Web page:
Why Do Rabbits’ Teeth Keep Growing?
The teeth themselves are somewhat similar to horse teeth – they have 4 large incisors (also known as front teeth) as well as the other, smaller teeth. Many people just think they have 4 large teeth, but the smaller teeth (also called peg teeth) are what help them grind their food into smaller pieces before swallowing.
Being that they are similar to horse teeth, rabbit teeth are designed to break down fibrous veggies. But what happens if a bunny is unable to get enough weed, twigs, grasses or forage in her diet?
If a wild rabbit isn’t able to get that fiber in her diet, she won’t wear down her teeth naturally, meaning the teeth will grow beyond the desirable length. If this happens, the visible section of the tooth will grow higher and meet the other tooth abnormally (instead of where it would properly be worn down). This can lead to abnormal wear for the rabbit, and the teeth can form sharp edges that can be harmful.
Just imagine if your teeth started to shape in a way where they had sharp points – you could imagine the accidental damage your tongue and cheeks could endure!
The same is true for rabbits if this happens, which is part of why they are prone to dental issues. Because rabbits in the wild aren’t always able to get the right kind of diet to wear down the teeth, this can happen more often than you’d think. In some cases, the rabbit’s teeth can become impacted and inflamed, and it can even lead to an infection in the bone.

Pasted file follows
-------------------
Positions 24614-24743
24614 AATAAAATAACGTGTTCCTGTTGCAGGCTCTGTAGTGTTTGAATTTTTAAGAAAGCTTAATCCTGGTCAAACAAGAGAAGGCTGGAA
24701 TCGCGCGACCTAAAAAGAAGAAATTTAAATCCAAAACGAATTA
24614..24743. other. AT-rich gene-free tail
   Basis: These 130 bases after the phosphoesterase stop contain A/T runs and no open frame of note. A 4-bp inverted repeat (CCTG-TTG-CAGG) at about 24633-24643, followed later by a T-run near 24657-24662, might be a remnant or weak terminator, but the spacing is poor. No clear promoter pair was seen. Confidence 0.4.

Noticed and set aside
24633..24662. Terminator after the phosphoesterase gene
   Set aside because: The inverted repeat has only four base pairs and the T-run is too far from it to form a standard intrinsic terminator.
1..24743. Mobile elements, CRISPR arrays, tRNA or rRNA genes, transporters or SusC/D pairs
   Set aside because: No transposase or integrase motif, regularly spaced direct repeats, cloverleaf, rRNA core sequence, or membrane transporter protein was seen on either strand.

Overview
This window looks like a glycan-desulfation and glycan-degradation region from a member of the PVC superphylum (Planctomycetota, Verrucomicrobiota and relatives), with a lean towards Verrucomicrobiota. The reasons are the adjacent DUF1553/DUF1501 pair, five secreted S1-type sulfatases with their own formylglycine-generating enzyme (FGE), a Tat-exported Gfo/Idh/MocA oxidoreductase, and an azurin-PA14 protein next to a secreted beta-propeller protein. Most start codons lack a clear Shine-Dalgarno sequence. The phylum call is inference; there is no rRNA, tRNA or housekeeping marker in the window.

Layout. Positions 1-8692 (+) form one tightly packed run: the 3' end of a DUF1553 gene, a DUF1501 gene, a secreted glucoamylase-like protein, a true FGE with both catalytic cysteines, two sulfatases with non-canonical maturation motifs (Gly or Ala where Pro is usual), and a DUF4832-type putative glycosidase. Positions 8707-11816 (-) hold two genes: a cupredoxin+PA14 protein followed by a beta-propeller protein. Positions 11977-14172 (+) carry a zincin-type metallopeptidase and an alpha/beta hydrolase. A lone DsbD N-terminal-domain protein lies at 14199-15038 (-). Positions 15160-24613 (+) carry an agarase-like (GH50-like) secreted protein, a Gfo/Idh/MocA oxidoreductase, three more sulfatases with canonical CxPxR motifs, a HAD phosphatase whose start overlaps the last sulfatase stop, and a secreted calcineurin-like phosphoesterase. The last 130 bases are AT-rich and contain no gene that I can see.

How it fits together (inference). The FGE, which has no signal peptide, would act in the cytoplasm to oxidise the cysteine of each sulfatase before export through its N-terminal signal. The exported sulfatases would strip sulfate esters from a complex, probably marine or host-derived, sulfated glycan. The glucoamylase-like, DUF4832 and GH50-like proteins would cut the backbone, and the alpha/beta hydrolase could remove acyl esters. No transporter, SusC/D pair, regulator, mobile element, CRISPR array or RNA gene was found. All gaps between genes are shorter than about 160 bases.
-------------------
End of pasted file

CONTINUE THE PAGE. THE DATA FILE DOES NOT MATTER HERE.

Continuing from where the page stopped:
If a rabbit is a household pet, they are also not always getting the extreme amount of fiber their teeth were designed to break down. In those cases, people can usually take their domesticated rabbits to a vet in order to cut down the teeth on a regular basis.
You Mean Bunny Teeth…Can Be Similar to Ours?
Even if your pet is getting enough fiber to keep their teeth worn down as they would naturally be in the wild, vets recommend taking your bunny in to see the doctor for regular check-ups about twice a year, unless they tell you otherwise.
Just like for us humans, these check-ups can ensure everything in the mouth – even what we can’t see – is as it should be. People may think their bunny is eating normally and isn’t showing signs of pain, but there could be an issue going on, and it’s better to catch it early than have any disease progress. In fact, did you know that rabbits are actually known for being able to hide their pain and illnesses well! Who knew!
We Support Your Entire Health: Give Hagen Dental a Call Today
At Hagen Dental, we are here to partner with you so you can improve your total health. Have questions?We’d love to answer them! Give us a call today at (513) 251-5500 to schedule a visit for you or your family.
Tags: Cosmetic Dentistry, Dentist, dentist appointment, dentist cincinnati, dentist in cincinnati, dentistry, downtown cincinnati dentist family, dr hagen dds, easter and your oral health, easter bunny blog, family dentist in cincinnati, Hagen dental blog, hagen dental dds, Hagen Dental Practice
March 23rd, 2016
When you have diabetes, you are more likely to develop problems in your mouth, and you also less equipped to heal after dental surgery.
And, according to the American Diabetes Association, the most common problem affecting gums and teeth for people with diabetes is gum disease.